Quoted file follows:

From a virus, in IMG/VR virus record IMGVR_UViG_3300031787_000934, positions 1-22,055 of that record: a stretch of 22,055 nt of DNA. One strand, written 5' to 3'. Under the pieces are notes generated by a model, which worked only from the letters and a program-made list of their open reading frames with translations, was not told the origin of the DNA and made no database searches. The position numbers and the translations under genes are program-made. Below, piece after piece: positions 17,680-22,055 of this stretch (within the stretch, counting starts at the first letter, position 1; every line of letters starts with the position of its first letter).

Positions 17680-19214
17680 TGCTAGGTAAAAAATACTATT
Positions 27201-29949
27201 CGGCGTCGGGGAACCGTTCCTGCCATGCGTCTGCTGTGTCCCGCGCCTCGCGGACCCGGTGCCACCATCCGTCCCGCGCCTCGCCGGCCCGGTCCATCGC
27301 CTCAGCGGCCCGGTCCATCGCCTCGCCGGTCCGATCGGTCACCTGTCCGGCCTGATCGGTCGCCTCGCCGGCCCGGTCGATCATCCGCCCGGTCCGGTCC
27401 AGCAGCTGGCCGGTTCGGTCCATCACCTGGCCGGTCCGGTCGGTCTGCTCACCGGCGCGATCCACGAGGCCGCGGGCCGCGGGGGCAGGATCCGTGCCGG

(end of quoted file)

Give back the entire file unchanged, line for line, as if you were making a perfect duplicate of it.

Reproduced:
From a virus, in IMG/VR virus record IMGVR_UViG_3300031787_000934, positions 1-22,055 of that record: a stretch of 22,055 nt of DNA. One strand, written 5' to 3'. Under the pieces are notes generated by a model, which worked only from the letters and a program-made list of their open reading frames with translations, was not told the origin of the DNA and made no database searches. The position numbers and the translations under genes are program-made. Below, piece after piece: positions 17,680-22,055 of this stretch (within the stretch, counting starts at the first letter, position 1; every line of letters starts with the position of its first letter).

Positions 17680-19214
17680 TGCTAGGTAAAAAATACTATT
Positions 27201-29949
27201 CGGCGTCGGGGAACCGTTCCTGCCATGCGTCTGCTGTGTCCCGCGCCTCGCGGACCCGGTGCCACCATCCGTCCCGCGCCTCGCCGGCCCGGTCCATCGC
27301 CTCAGCGGCCCGGTCCATCGCCTCGCCGGTCCGATCGGTCACCTGTCCGGCCTGATCGGTCGCCTCGCCGGCCCGGTCGATCATCCGCCCGGTCCGGTCC
27401 AGCAGCTGGCCGGTTCGGTCCATCACCTGGCCGGTCCGGTCGGTCTGCTCACCGGCGCGATCCACGAGGCCGCGGGCCGCGGGGGCAGGATCCGTGCCGG